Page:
A federal grand jury handed up a 16-count indictment against Rep. William Jefferson, D - La., on charges right out of "The Sopranos," including money laundering, racketeering, and obstruction of justice, with allegations of corruption spanning years and two continents.
The 94-page document outlines in detail allegations that Jefferson used his office to promote various business interests seeking contracts throughout Africa in exchange for more than $8 million in fees and stocks for himself and his family. The indictment also outlines the first time any U.S. official has been charged with violating the Foreign Corrupt Practices Act, which bars bribing foreign leaders. According to court documents, Jefferson told colleagues that he needed cash to pay bribes to Atiku Abubakar, Nigeria's former vice president. The indictment refers to Jefferson's dealings with a high-ranking official in the executive branch of the Nigerian government who had a spouse in Maryland, but it does not name Abubakar specifically.
"This case is about greed, power and arrogance," said Joseph Persichini, Jr, assistant director in charge of the FBI's Washington, D.C., field office. "Everyone is entitled to honest and ethical public service."
But in a defiant press conference declaring the nine-term incumbent "innocent," Jefferson's attorney, Robert Trout, said that the FBI was guilty of entrapment. "They decided that it was an opportunity to bring down a congressman," Trout said. "They get excited about that."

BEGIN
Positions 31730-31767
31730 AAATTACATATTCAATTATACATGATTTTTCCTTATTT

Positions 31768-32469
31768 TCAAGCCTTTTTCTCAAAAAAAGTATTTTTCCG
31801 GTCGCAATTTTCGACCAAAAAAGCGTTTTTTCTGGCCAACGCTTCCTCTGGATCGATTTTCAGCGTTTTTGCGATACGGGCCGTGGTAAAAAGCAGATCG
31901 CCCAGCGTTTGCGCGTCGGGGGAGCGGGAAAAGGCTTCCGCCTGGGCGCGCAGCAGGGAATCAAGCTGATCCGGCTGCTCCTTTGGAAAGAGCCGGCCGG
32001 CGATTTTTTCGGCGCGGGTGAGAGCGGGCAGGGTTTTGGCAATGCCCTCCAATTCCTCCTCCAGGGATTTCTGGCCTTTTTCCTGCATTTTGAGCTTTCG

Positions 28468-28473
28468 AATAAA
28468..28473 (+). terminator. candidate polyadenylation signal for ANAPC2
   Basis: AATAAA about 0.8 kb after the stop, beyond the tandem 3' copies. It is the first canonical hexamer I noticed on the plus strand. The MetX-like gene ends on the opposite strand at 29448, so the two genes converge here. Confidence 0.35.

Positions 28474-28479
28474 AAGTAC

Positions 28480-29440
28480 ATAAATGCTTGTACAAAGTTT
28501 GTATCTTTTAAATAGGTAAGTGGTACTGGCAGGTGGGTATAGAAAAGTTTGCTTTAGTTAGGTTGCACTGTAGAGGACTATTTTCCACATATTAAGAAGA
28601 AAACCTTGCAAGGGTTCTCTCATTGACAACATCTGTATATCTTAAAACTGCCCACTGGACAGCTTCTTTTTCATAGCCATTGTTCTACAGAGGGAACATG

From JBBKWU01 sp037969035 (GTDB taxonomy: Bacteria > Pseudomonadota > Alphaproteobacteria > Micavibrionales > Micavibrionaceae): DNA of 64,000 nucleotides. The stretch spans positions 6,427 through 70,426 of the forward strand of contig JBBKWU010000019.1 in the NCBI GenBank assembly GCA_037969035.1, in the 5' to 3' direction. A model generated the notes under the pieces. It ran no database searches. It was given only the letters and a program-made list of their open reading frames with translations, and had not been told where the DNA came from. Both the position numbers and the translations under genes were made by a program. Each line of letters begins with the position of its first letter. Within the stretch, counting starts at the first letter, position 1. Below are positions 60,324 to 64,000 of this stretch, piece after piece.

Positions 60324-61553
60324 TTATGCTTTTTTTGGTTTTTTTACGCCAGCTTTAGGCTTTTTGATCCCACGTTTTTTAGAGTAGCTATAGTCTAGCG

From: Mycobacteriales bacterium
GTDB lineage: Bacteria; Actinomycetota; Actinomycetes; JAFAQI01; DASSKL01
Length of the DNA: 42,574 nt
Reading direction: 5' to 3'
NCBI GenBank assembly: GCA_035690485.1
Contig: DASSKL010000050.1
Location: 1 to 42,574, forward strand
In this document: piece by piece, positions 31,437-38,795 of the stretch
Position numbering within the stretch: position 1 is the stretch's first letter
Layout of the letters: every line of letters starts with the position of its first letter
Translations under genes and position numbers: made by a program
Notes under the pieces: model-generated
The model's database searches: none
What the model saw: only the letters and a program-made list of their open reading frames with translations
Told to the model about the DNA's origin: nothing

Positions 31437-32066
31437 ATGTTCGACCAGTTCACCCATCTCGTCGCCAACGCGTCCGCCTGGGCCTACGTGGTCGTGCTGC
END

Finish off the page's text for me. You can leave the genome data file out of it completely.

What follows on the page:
Prosecutors said Jefferson, a former member of the powerful House Committee on Ways and Means improperly used his position, his office, congressional staffers, letterhead and e-mail to help various telecommunications, oil exploration, sugar and fertilizer companies invest throughout Ghana, Cameroon, Nigeria, Equatorial Guinea, Sao Tome, Principe, Botswana, and the Republic of Congo.
Jefferson, the co-chair of the Africa Trade and Investment Caucus, is alleged to have done this for a series of corrupt quid pro quos in the form of "monthly fees or retainers, consulting fees, percentage sghares of revenue and profit, flat fees per item sold, and stock ownership in the companies seeking his official assistance."
In fact, while not alleging any wrongdoing by any of his staffers, the government charged Jefferson with running his congressional office as if it were a criminal enterprise.
The charges helped explain why in May 2006, the FBI took the historically unprecedented step of raiding Jefferson's Capitol Hill congressional office, prompting a constitutional debate over whether the raid constituted an unconstitutional breach of the separation of powers. Jefferson's attorney, Trout, however, pointed out that since many of those documents have yet to be turned over to the FBI -- the constitutionality of the search is still being appealed -- the indictment indicates that the Justice Department's assertion "that they needed those papers … was not true, and the violation of the Constitution was not justified."
While hardly unexpected, news of the indictment Monday put Democratic leaders -- who campaigned against a "culture of corruption" for last November's midterm elections -- in an awkward position.